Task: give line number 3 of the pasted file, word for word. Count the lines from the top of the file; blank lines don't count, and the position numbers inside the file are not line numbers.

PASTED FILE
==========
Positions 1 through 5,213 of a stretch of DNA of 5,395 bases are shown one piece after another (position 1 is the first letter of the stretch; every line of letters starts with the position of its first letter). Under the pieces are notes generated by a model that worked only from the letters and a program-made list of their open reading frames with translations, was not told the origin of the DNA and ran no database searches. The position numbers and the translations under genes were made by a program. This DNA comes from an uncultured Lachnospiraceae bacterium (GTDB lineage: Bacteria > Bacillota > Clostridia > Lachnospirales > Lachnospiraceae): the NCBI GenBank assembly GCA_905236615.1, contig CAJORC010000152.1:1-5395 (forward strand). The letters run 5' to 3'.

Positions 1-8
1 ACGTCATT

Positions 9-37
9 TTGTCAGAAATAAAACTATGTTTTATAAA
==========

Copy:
1 ACGTCATT